Renting accommodation in London

Moving to London? Our helpful guide to renting in London offers tips on how to find a home and advice on the legalities of renting UK property.

Renting in London

By Expatica

Updated 8-1-2024

When you want to move to the British capital, the first step is figuring out where to live in London. If you’re looking to rent in London, you’ll find that prices are high and are increasing. Rents in London, however, are less susceptible to the more dramatic rises of London’s house prices.

Your monthly salary affects where and what you can rent in London. The quality of individual property also plays a part in the cost of the rent. There’s rarely much negotiation involved in rent prices as landlords have little difficulty finding tenants. As such, you need to be flexible when looking for a property to rent in London.


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Finding a home in London

When looking for accommodation in London, some people use a letting agent who deals professionally with rentals. Most high-street estate agents that sell properties also act as letting agents. Letting agents deal mostly with entire flats and houses. Simply looking in their windows or trawling their websites will give you a feel for the kind of property on the rental market.

Using a rental agency can take some of the hassle out of the search for accommodation. They usually follow standard procedures and make the search more efficient.

The downside is that you will probably pay slightly more in rent than when renting directly from a landlord. Some letting agents charge tenants if they successfully find them somewhere or have a paid registration scheme, while others only charge landlords. Letting agents who have signed up to the National Approved Letting Scheme have agreed to maintain certain standards. Therefore, these are the best ones to use.

If you are more interested in joining a flat-or house share, you will find these widely advertised on websites such as:

What’s included in rent

Rented accommodation generally comes complete with main kitchen appliances such as a fridge and washing machine. Some come with bedroom and living room furniture. Rent can either be ’inclusive’ or ’exclusive’ of bills. When an advertisement states bills inclusive, it generally means the rent covers the price of gas, electricity and water. In addition, check whether the rent includes council tax, a monthly payment to the local authority. Telephone bills will almost always be the tenant’s responsibility. Houses or apartments which come with a dedicated parking space are not very common and will command a premium in terms of rent. Likewise, it is only the properties at the most expensive end of the market which are likely to have facilities such as air conditioning, door staff or an on-site gym. Major repairs to the property are the landlord’s responsibility, as is the upkeep of gas appliances, which, by law, must be serviced annually. Tenants, for their part, have a duty to keep the property they are renting and its contents in good general order.

Deposits and leases

In the UK it is standard to put down a refundable deposit of at least one month’s rent and pay one month’s rent in advance before you move into a new place. You then continue to pay your rent in advance at monthly intervals. If you are renting a self-contained property on your own or as part of a group you will probably need to sign a legally binding agreement called an ’assured shorthold tenancy’.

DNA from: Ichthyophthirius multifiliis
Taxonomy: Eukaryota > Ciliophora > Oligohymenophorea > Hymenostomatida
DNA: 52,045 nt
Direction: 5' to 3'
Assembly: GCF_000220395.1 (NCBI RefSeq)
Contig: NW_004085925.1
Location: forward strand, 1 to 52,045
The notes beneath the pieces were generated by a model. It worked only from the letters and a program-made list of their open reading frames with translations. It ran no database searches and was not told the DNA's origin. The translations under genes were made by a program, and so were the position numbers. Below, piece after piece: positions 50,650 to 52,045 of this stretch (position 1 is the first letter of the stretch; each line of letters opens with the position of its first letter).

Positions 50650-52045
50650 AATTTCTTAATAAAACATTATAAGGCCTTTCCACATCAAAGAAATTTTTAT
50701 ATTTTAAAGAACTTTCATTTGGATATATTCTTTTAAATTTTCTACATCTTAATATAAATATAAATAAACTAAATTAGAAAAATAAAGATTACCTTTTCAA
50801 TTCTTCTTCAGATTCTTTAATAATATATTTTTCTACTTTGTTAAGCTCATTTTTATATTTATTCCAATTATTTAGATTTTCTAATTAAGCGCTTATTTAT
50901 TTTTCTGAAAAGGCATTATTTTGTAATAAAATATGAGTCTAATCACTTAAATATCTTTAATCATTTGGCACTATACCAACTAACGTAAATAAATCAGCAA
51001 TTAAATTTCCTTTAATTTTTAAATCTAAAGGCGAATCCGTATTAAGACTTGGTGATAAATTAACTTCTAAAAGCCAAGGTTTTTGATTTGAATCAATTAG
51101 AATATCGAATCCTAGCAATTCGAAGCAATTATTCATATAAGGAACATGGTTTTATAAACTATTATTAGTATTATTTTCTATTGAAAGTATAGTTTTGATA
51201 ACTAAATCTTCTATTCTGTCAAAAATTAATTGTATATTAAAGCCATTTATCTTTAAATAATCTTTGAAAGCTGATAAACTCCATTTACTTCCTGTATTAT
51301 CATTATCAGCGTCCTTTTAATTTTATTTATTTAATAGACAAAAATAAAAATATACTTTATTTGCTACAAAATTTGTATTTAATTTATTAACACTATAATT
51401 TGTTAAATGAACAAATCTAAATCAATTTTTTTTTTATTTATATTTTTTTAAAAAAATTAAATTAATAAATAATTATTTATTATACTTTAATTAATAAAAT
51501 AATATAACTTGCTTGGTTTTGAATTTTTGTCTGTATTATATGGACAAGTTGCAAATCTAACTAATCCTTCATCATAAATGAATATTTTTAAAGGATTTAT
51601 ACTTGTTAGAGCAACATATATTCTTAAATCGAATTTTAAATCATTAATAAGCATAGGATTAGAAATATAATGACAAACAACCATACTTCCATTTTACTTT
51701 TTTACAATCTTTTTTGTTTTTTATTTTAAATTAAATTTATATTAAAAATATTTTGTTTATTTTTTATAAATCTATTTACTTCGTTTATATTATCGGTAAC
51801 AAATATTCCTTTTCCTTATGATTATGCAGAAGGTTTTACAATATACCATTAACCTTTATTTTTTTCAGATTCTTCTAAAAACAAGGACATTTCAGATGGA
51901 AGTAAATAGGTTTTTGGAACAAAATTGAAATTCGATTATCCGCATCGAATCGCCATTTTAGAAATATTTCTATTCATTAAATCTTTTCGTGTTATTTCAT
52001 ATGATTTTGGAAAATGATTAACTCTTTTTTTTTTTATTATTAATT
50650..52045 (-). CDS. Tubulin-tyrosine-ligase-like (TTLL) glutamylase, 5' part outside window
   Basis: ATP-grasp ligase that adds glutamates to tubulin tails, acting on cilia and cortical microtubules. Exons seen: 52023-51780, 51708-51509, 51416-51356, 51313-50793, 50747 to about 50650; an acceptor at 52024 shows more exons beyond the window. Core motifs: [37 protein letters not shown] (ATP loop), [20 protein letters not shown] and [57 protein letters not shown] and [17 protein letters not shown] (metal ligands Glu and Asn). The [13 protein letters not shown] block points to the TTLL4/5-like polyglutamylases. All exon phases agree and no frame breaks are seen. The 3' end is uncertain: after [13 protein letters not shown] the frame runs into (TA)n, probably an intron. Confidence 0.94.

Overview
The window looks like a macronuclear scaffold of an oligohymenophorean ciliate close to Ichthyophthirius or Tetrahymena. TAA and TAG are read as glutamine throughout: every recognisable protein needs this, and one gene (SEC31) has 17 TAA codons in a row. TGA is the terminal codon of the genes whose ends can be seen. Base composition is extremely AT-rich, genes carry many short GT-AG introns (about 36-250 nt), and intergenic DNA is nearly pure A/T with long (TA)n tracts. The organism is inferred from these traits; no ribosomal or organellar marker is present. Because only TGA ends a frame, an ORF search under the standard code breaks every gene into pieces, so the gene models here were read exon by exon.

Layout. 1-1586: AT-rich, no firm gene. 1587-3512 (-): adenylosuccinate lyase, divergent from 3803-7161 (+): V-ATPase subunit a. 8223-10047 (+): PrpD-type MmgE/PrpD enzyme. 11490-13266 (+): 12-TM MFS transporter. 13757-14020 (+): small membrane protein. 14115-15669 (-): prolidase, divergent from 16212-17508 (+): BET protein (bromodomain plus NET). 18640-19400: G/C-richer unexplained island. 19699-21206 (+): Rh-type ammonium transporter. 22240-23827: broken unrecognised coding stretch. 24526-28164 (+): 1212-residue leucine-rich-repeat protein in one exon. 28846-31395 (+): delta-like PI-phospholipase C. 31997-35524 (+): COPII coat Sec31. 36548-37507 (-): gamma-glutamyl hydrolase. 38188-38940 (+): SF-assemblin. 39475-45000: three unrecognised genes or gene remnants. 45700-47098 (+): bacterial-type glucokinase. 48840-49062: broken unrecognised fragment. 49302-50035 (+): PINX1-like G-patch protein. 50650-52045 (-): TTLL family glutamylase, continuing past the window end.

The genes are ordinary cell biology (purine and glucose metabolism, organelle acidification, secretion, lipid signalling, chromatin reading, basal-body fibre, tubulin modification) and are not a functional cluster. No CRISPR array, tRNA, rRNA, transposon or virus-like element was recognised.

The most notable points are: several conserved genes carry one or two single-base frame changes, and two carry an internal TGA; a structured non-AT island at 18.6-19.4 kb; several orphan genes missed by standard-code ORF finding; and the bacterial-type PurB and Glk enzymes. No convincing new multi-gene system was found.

This kind of tenancy covers a minimum of six months, with the agreement being renewable after this time. Within the initial six months the landlord or tenant must give one month’s notice if they wish you to leave, and two months’ notice once the contract has been extended beyond this time (unless the two parties come to a mutual agreement).

The rent should not go up during the first six months unless the tenancy agreement has a clause allowing for this or you agree to the increase. After this time you may well be subject to rent increases and you have little recourse (other than moving out) if you consider them unfair. The majority of house shares fall into a category called houses in multiple occupation and are governed by additional health and safety regulations, which are enforceable by the local council. If you are sharing accommodation with the person who owns it however, you have far fewer rights.

Landlord–tenant disputes

If you have any problems with your landlord, contact the Citizens Advice Bureau, a free advice service with local offices. Each local authority also has a tenancy relations officer who can intervene in landlord–tenant disputes. You can contact them via your local authority website or via There are a great many laws and regulations for landlords, especially governing health and safety, discrimination, and harassment. Therefore, it is always worth seeking advice if you believe you are being treated unfairly.

Housing help

It is fairly unusual for employers to provide assistance with accommodation in London. Such practices tend to be restricted to employers paying for temporary accommodation while new arrivals find their feet. More help with relocation and in-country orientation may well be on offer with more senior roles. However, there is state provision for help with finding affordable housing for those employed in ’key worker’ professions. These include the police, the health service, and social work. These provisions were brought in to stop such workers being priced out of London. For more information about affordable housing schemes as well as emergency housing assistance, see